sara kate
sara kate:
2nd attempt at launch.. probably why they didn’t just postpone it again when engineers said it was too cold to launch
Mikel Hawk
Mikel Hawk:
I live just south of the Cape and I attended the Challenger launch in person. It was a rather cold morning (cold for Florida anyway), and I will NEVER forget that fateful morning :>/
Tea Pug
Tea Pug:
My gosh. I found myself watching this 34 years later wanting to hit pause and tell the astronauts to head back home, to stop the fanfare towards the rocket because of knowing what was coming... I can’t even begin to imagine what the astronauts went through in their last moments. The investigation found that the crew cabin came away intact, some of the astronauts had activated their emergency oxygen... It was suggested they were likely alive until they hit the ocean surface about 2 minutes after the explosion. I can’t even. I hope they’re at peace now and that their families are doing as well as they can...even though they would never be the same again :(
François Calvaresi
François Calvaresi:
This is why they delayed the first launch ever of Crew Dragon : don’t mess with the weather, it will win everytime. Sad for the heroic crew of Challenger.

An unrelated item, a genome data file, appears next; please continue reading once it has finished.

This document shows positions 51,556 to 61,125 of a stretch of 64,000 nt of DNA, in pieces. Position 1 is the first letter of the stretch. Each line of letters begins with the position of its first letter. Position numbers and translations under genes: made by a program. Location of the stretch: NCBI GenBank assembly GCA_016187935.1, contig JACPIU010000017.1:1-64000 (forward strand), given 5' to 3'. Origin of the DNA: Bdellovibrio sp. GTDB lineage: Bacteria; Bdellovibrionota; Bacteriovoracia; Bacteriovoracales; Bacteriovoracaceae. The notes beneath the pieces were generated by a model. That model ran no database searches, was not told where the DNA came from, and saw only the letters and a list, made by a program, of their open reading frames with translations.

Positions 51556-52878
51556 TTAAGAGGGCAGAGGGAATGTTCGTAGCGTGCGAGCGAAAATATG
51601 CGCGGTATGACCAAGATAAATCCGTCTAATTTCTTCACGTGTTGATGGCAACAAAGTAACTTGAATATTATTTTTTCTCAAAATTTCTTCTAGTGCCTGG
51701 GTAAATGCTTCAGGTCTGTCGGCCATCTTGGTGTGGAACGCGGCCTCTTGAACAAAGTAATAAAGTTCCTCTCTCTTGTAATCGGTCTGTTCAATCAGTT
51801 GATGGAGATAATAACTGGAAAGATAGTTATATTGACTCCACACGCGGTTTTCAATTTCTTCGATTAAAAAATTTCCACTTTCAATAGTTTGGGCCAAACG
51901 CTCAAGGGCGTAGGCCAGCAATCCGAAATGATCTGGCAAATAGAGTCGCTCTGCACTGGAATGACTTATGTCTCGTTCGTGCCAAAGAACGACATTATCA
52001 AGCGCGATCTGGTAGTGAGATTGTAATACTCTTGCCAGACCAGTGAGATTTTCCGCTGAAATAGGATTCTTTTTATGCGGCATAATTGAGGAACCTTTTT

Joey Barrelwilde
Joey Barrelwilde:
I was 11 going on 12 years old, in the 6th grade in a small parochial school. I still remember the principal going classroom, to classroom telling the classes that the space shuttle exploded. She was shocked out her mind, I still remember her opening the door and telling the class that. Over 34 years ago, seems like today.
masterpiece Lacquers
masterpiece Lacquers:
I never noticed that the explosion coincides directly with mission control telling them to throttle up.
The increased pressure of throttling up blew that seal and the everything exploded.
kadi koo
kadi koo:
The beginning just hurts, if only they knew. Their families had to watch this. I can’t even imagine
Kevin D
Kevin D:
Imagine falling 7 miles in a cockpit to the concrete surface of an ocean. Longest tower of terror ever....
my dad says this was one of the three things that are scared into his memory causing a complete reevaluating of the world, the other two were Waco Texas massacre (made him loose all confidence in the government and any notion that it really cares for its people) and of course 9/11 (he was in the city that day)
Erik Andersson
Erik Andersson:
It's not easy, becoming a space-faring species.
dxn 7
dxn 7:
4:13 you can hear over the spaceship radio the engines exploding
One of the white trails is the crew cabin:(
Matthew Durden
Matthew Durden:
At the five minute mark "we have a major malfunction" .What an understatement.
Blake Branvold
Blake Branvold:
It's a shame how upper management often hurt what they oversee